Low and Behold — Stress Happens

“Did you know your hand is shaking?” my husband asked.

“Yes,” I responded with all the sarcasm a low blood glucose (BG) would allow. Actually, a low BG allows for quite a bit of sarcasm. Maybe “allow” isn’t the right word. I can be sort of obnoxious, which should never be allowed.

I went low at my daughter’s wedding reception and yelled at my mother, who was trying to get me to consume carbs. “Back off, Mom! Just back off!” I yelled. In front of everybody.

“I see the buffet is ready,” my husband announced. “Jan, will you lead the way please?” (The boy knows what to do.)

“Jan, you scared me,” Mom said a few days later as I was taking her to the airport. Heck, I’m surprised she got in the car with me after my display at the reception!

And there were times when I would stomp into the house after riding my bicycle, growling at everything and everybody. It was because I was hot and sweaty and tired: The fact that I had ridden my BGs down into hypoglycemia[1]-land didn’t have anything to do with it.

Thankfully, those times are rare. More often, I get indecisive (“what do I want to ingest to get my sugar up? A salad? No. Pickles!”) or play the “but first” game: “I need to eat something, but first I need to clean the counters. I need a cloth to clean the counters, but first I need to clean and organize the linen closet. Oh, look! Sheets! I can change the bed!” Etc.

One of my problems is that I do things backwards. For example, stress[2] makes most people’s BGs go up. I stress down. Most of the time. Sometimes I go up. It makes life interesting — and it makes me very happy that I have a continuous glucose monitor (CGM)[3] that alarms if I go too high or too low. Especially when I actually hear the alarm.

Lately, it seems as though the lows come fairly frequently. It can’t possibly have anything to do with a vacation coming up, could it?

Originally, my traveling bud and I were going to take my grandchildren and a friend each on a cruise. It’s not as bad as it sounds: The kids are all in their 20’s.

Anyway, she had to bow out, so I talked my husband into taking her place. He doesn’t like vacations.

Previously, my grandson had changed guests. I believe they had a fight. I’m not sure. Not my business anyway. So the person he’d changed to informed him last week she wasn’t going. Something about having not arranged for time off and rent had to be paid. So there went his road trip and fun friend. (And there went a whole lot of my money, which is nonrefundable at this point.)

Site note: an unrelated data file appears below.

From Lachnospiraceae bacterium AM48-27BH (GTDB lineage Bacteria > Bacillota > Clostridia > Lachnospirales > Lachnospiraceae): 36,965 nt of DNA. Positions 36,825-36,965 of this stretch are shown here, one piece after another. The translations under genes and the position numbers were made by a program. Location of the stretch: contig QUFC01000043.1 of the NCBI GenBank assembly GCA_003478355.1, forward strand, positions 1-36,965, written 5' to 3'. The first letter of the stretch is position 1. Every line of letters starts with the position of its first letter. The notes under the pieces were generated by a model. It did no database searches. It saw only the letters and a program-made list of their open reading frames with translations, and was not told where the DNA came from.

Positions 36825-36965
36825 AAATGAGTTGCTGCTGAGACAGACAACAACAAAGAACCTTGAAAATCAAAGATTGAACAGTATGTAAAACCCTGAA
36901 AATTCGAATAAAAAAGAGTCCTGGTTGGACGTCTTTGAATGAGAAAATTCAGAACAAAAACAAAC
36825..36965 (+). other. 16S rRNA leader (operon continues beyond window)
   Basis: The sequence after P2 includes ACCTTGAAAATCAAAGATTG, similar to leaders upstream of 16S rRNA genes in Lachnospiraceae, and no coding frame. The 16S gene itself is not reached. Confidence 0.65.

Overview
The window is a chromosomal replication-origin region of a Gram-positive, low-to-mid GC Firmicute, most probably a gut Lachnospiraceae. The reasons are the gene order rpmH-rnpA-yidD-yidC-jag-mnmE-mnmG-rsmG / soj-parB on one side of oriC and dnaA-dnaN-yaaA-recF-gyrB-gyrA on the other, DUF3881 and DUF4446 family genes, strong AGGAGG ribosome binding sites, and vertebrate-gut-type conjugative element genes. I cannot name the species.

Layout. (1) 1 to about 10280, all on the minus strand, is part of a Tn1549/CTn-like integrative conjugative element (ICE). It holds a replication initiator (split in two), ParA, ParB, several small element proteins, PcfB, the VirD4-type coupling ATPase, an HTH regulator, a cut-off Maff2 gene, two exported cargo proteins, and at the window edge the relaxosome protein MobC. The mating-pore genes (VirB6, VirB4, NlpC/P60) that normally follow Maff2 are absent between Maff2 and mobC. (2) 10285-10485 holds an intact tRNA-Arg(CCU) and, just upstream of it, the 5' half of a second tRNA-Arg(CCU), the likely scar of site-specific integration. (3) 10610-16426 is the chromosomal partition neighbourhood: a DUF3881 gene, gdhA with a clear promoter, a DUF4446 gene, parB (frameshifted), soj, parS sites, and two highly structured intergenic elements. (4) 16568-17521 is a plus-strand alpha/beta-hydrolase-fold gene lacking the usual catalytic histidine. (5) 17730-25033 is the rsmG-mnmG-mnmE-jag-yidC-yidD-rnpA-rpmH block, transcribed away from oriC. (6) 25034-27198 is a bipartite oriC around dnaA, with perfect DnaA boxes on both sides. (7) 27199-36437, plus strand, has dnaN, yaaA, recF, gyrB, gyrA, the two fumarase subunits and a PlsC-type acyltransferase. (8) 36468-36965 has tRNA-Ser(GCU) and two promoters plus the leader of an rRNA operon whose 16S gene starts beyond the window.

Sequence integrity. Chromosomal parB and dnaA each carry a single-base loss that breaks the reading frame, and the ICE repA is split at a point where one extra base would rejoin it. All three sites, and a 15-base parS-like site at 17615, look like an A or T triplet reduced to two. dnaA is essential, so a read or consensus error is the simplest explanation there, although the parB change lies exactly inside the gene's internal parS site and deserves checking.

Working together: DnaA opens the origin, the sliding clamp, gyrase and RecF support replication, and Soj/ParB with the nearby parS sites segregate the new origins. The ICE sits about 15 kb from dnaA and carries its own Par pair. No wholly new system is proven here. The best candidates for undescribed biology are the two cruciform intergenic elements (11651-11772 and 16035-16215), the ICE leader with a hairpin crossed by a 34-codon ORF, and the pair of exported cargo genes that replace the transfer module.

And my granddaughter informed me last night that her fiancé’s feet get colder the closer it gets to set sail time. Him I’m not concerned about: He just hasn’t been on a ship before and needs some education is all. Plus, he’ll follow that little blonde anywhere — even up a gangway and onto a ship.

And then there’s the part where I still need to go through my clothes to see what needs to be washed and what needs to be purchased (and what still fits). And put together all of my medical stuff[4]. And make sure I have all of my documents for the plane and the ship. And my confirmation for the hotel the night before we sail.

No, I’m not stressed. (HA!)

One of these days — hopefully soon — this will end. Lows do not feel good. And they are not good for you. I’ll tell you why next week.

  1. hypoglycemia: https://www.diabetesselfmanagement.com/articles/diabetes-definitions/hypoglycemia
  2. stress: http://www.diabetesselfmanagement.com/articles/emotional-health/stress_finding_peace_amid_the_storm/
  3. continuous glucose monitor (CGM): https://www.diabetesselfmanagement.com/articles/blood-glucose-monitoring/continuous-glucose-monitoring/
  4. put together all of my medical stuff: https://www.diabetesselfmanagement.com/Blog/Jan-Chait/planes-trains-and-automobiles/

Source URL: https://www.diabetesselfmanagement.com/blog/low-and-behold-stress-happens/

Jan Chait: Jan Chait was diagnosed with Type 2 diabetes in January 1986. Since then, she has run the gamut of treatments, beginning with diet and exercise. She now uses an insulin pump to help treat her diabetes. (Jan Chait is not a medical professional.)

Disclaimer of Medical Advice: Statements and opinions expressed on this Web site are those of the authors and not necessarily those of the publishers or advertisers. The information, which comes from qualified medical writers, does not constitute medical advice or recommendation of any kind, and you should not rely on any information contained in such posts or comments to replace consultations with your qualified health care professionals to meet your individual needs.